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Wednesday, February 19, 2020

Rich Robertson moved his fastball over six major league seasons

Rich Robertson picked up his first major league win the previous week in September 1995, now this week, he picked up his first complete-game win, The Chicago Tribune wrote.

"I moved my fastball in and out, and my sinker was good," Robertson told Tribune after the 6-1 victory. "The key was I was keeping it down. I got a lot of first-pitch outs, and that really helped."

Robertson had seen time in two previous major league seasons, though not as a starter. He went on to pitch in a total of six. In two of them, he started 31 and 26 games each.

Robertson's career began in 1990, taken by the Pirates in the ninth round of the draft out of Texas AandM.

Robertson started with the Pirates at short-season Welland. He went 3-4, with a 3.08 ERA. He made high-A Salem in 1991, then AA Carolina in 1992.

Then, in April 1993, he made Pittsburgh. Robertson saw nine games, giving up six earned in nine innings of work.

A few days before his major league debut, Robertson explained to The Buffalo News about his delivery, a hitch meant he had to pitch slower. Too rapid and he'd lose some control.

Later that month, ahead of Robertson's major league debut, Pirates manager Jim Leyland talked up Robertson to The Pittsburgh Post-Gazette.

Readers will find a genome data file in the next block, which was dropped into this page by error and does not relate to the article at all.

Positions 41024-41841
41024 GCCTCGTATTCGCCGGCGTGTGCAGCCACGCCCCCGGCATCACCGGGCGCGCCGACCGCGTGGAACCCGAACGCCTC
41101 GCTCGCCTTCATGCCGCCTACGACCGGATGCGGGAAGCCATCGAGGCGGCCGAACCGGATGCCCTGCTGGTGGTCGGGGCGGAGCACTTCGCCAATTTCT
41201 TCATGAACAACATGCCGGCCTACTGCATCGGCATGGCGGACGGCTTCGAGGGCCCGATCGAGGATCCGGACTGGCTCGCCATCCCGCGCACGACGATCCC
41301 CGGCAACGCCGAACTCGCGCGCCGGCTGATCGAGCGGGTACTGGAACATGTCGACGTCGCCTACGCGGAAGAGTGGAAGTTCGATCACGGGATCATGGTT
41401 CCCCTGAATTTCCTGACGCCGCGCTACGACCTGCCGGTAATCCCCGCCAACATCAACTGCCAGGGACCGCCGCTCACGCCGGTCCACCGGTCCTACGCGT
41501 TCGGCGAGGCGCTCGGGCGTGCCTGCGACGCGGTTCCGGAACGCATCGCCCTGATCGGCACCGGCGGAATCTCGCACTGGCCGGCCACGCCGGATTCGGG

"He's got a chance to develop into a good pitcher," Leyland told The Post-Gazette. "That's why we held onto him. We wanted to give him a chance to face some better hitters. We think he has a future."

His future, though, was largely elsewhere. He saw eight outings with the Pirates in 1994. He then moved to the Twins for 1995.

Robertson stayed with the Twins for three seasons. He saw 25 outings in 1995, then 36 in 1996. He went 7-17 for the Twins that year, with a 5.12 ERA.

He then got into 31 games, starting 26, in 1997. He went 8-12, with a 5.69 ERA. He moved to the Angels for 1998 and saw five final relief appearances there. He gave up 10 earned in 5.2 innings of work to end his major league career.

He played two more seasons, 1999 in affiliated ball and 2000 in independent ball to end his career.
1990 Minor League Tally
Players/Coaches Featured:3,304
Made the Majors:1,186-35.9%-X
Never Made Majors:2,118-64.1%
5+ Seasons in the Majors: 491-X
10+ Seasons in the Minors:286

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